Sun and Moon Dragon Majesty Collector's Dossier
In February 2016, the Pokemon Company International (“PCI”) released the Generations Pokemon TCG booster expansion, a set released in conjunction with the TCG’s twentieth anniversary. Generations proved to be a popular expansion. Collectors appreciated the nostalgic homage to the early days of the TCG via the set’s heavy reliance on Pokemon from the first generation of video games. But Generations offered more than just a fresh coat of paint on old Pokemon, the expansion was PCI’s experiment in a new method of distributing Pokemon TCG products. Gone were the traditional methods of acquiring cards via booster boxes and blister packs, replaced by mass market influenced pin collections. Given the wide demand for the set, the experiment was deemed a success and in October 2017, Shining Legends, the successor to this distribution style was released. Shining Legends quickly established itself as one of the better collectors sets in recent memory by reintroducing Shining Pokemon from the Neo era into the TCG, providing a number of new Pokemon GX, and offering a foil card in every pack. Last Friday, the third expansion to be distributed using the Generations model was released: Dragon Majesty. Now that the expansion has been on store shelves for over a week, it’s time to examine what this new release offers Pokemon TCG collectors.
Dragon Majesty draws inspiration from a number of TCG sources. Last month’s Celestial Storm expansion included many cards from the Japanese exclusive Champion Road subset, but a number of cards from that expansion were left out. Many of those forgotten Champion Road cards have been incorporated into Dragon Majesty, along with most of the cards from another Japanese exclusive subset, Dragon Storm and a handful of cards from Sky-Splitting Charisma that were also left out of the English Celestial Storm expansion (such as Altaria GX). For more information on the composition of Celestial Storm, check out my article on the set here.
While modern influences on the expansion are apparent, Dragon Majesty also draws inspiration from older sets. Long time players and collectors will likely remember Dragon Vault, a 2012 Black and White era release that introduced the “dragon” elemental type to the TCG. Like Dragon Majesty, Dragon Vault was only available in special products designed with mass market consumers in mind, but Dragon Vault was incredibly small, featuring only 21 cards (and no reverse holos). Dragon Majesty is similar in size to Generations (83 standard cards) and Shining Legends (78 standard cards), with a total of 78 standard cards and 65 reverse holo cards (which includes 9 reverse holo energy cards). Despite being similar in size to its predecessors, Dragon Majesty’s composition departs in a number of ways from its predecessors. It is the first Generations style set to feature Prism Star cards, it’s line-up of Ultra Rare and Secret Rare cards is similar to the breakdown used in other Sun and Moon era expansions (6 standard GX rares, 6 ultra rares and 8 secret rares – 4 of which being hyper rares), and it is the first such set to feature a solid gold secret rare card, Ultra Necrozma GX, a card that is currently selling for around $100 on the secondary market.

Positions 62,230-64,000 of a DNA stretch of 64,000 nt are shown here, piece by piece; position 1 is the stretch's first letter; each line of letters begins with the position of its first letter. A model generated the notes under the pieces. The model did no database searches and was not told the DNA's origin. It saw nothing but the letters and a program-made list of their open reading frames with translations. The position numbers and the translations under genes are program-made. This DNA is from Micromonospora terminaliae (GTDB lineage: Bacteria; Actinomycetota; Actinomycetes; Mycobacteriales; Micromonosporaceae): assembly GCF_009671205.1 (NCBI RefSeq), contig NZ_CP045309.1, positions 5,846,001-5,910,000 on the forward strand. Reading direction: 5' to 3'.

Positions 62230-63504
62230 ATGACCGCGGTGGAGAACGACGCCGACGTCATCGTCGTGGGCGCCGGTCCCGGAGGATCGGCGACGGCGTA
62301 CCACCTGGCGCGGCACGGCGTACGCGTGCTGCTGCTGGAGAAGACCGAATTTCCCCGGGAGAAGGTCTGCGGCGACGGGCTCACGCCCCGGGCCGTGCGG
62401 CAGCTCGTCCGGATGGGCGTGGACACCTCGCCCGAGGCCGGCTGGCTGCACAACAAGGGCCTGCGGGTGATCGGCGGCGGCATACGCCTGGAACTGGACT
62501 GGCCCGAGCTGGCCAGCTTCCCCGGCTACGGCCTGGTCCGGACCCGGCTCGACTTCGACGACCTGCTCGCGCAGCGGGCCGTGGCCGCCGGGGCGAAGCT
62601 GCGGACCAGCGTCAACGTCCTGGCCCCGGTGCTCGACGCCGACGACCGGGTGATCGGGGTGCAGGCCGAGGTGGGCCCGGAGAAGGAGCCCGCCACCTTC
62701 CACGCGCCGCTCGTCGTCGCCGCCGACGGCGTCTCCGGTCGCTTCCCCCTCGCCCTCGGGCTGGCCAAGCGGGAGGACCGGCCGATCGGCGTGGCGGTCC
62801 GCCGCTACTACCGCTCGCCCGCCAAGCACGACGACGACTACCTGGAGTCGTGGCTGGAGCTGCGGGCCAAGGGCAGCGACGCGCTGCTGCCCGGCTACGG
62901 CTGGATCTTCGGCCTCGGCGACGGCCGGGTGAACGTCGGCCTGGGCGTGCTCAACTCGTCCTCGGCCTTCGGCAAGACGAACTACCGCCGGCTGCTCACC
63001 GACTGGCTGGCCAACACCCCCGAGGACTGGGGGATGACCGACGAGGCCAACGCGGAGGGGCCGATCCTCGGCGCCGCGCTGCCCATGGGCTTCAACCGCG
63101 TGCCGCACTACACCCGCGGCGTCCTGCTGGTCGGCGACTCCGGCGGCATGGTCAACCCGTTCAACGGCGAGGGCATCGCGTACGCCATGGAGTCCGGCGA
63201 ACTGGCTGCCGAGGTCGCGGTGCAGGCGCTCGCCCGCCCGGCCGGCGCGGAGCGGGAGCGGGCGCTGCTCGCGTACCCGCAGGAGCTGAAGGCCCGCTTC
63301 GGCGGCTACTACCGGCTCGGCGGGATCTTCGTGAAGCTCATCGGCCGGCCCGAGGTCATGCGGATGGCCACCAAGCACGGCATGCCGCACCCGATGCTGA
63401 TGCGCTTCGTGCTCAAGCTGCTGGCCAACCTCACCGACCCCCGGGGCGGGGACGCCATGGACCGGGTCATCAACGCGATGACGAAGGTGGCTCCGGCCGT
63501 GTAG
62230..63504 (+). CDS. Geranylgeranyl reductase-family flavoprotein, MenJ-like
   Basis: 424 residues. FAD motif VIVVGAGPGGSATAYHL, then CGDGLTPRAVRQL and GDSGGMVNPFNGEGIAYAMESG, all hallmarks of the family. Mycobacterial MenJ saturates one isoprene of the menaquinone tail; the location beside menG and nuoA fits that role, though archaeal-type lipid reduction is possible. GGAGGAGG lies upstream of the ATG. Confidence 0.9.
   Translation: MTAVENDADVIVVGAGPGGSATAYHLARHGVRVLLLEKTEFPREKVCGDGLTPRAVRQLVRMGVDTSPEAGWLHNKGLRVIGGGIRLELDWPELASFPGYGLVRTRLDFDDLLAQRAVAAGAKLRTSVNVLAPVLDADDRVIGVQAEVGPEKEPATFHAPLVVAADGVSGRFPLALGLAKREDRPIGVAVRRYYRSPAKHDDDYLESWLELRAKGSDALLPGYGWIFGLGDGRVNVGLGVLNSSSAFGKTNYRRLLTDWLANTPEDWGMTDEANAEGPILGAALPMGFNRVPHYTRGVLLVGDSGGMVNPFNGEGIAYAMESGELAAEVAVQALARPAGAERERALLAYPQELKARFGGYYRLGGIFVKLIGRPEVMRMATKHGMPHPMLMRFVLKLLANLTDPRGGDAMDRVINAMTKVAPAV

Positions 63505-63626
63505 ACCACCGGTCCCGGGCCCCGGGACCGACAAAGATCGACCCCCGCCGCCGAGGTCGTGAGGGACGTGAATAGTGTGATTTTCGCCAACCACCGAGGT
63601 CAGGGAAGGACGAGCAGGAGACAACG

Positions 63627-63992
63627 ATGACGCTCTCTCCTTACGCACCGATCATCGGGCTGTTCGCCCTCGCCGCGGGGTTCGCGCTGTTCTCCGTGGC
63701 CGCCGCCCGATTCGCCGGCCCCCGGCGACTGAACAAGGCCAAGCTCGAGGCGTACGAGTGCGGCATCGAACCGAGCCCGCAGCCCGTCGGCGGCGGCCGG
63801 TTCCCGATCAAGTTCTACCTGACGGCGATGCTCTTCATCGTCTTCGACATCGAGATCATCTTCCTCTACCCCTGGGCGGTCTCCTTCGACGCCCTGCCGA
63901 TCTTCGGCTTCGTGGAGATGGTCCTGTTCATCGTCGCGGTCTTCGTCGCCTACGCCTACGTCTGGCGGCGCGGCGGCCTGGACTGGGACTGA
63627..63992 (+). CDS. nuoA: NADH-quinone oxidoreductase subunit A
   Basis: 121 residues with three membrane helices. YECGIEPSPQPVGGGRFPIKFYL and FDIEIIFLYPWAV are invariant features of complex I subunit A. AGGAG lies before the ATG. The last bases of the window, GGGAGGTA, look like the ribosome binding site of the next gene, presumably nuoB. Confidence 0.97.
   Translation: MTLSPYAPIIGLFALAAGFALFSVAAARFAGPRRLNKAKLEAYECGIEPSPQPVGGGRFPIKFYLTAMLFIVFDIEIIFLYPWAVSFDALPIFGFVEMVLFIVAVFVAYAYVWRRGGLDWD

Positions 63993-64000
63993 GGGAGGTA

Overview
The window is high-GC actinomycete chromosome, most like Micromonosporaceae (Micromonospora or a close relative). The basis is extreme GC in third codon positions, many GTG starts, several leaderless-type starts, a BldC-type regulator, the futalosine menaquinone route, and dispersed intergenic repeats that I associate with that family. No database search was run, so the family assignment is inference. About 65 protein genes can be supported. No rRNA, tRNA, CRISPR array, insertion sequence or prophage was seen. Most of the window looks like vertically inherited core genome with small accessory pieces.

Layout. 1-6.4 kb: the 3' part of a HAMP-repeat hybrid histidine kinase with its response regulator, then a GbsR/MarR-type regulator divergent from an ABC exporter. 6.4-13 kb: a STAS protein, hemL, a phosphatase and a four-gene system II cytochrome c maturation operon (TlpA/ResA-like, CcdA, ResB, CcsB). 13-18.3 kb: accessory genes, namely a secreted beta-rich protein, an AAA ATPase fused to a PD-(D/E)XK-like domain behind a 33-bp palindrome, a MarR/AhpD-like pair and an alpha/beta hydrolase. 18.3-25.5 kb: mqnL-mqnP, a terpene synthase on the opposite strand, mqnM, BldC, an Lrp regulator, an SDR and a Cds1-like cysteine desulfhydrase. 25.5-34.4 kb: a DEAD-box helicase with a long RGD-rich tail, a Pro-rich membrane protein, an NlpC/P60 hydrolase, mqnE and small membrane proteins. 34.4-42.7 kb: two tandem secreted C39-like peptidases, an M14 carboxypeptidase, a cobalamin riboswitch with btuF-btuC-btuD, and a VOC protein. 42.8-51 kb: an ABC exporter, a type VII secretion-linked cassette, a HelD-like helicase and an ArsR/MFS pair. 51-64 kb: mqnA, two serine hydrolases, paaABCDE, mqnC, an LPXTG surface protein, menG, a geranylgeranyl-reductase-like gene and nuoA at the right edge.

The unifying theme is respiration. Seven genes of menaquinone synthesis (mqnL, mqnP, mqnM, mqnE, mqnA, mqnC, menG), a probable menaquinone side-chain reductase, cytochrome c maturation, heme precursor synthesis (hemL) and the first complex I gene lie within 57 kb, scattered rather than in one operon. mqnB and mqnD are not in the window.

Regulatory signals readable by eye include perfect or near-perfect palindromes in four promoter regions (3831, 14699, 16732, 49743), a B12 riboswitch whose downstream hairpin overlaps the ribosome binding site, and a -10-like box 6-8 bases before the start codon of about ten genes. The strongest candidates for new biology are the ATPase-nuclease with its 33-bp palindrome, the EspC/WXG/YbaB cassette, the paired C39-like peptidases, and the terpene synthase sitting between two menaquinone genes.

Like Generations and Shining Legends, each booster pack of Dragon Majesty contains at least one holographic rare card and there are no non-holo rares in the set. A foil card per pack helps justify the relatively steep $5 per pack price tag of the expansion, but like the previous Generations style releases, the lack of a dedicated booster box for this expansion makes buying in bulk difficult and expensive. If you are looking to buy in bulk, your best bet will likely be to wait for the release of the elite trainer box on September 21st.
Other than the aforementioned Ultra Necrozma GX, there are a number of cards in this expansion that warrant attention from collectors. First, the set pays homage to the early days of the TCG by featuring reused artwork from the Neo and original ex era of the game. As previously mentioned, the cards filling this role are many of the cards from Champion Road that were kept out of last month’s Celestial Storm expansion, including standard GX and hyper rare versions of Salamence GX.
Blaziken from Dragon Majesty (left) and Blaziken’s original release in ex Ruby & Sapphire (right)
Second, the pokemon comprising the GX cards in Dragon Majesty are sure to elicit excitement from long-time fans of the franchise. The GX pokemon include enduring fan favorites (such as Dragonite, Kingdra and Salamence) and several legendary pokemon (including Reshiram, White Kyurem and Ultra Necrozma).
What are your thoughts on Dragon Majesty? Do you like the Generations distribution model or do you wish they would release these smaller sets in a more traditional format? Let me know in the comments below.
Thecardpletionist has been collecting Pokemon TCG cards since the game’s English release in 1999. You can read more from the author at http://thecardpletionist.blogspot.com/ and follow him on Instagram at https://www.instagram.com/thecardpletionist/
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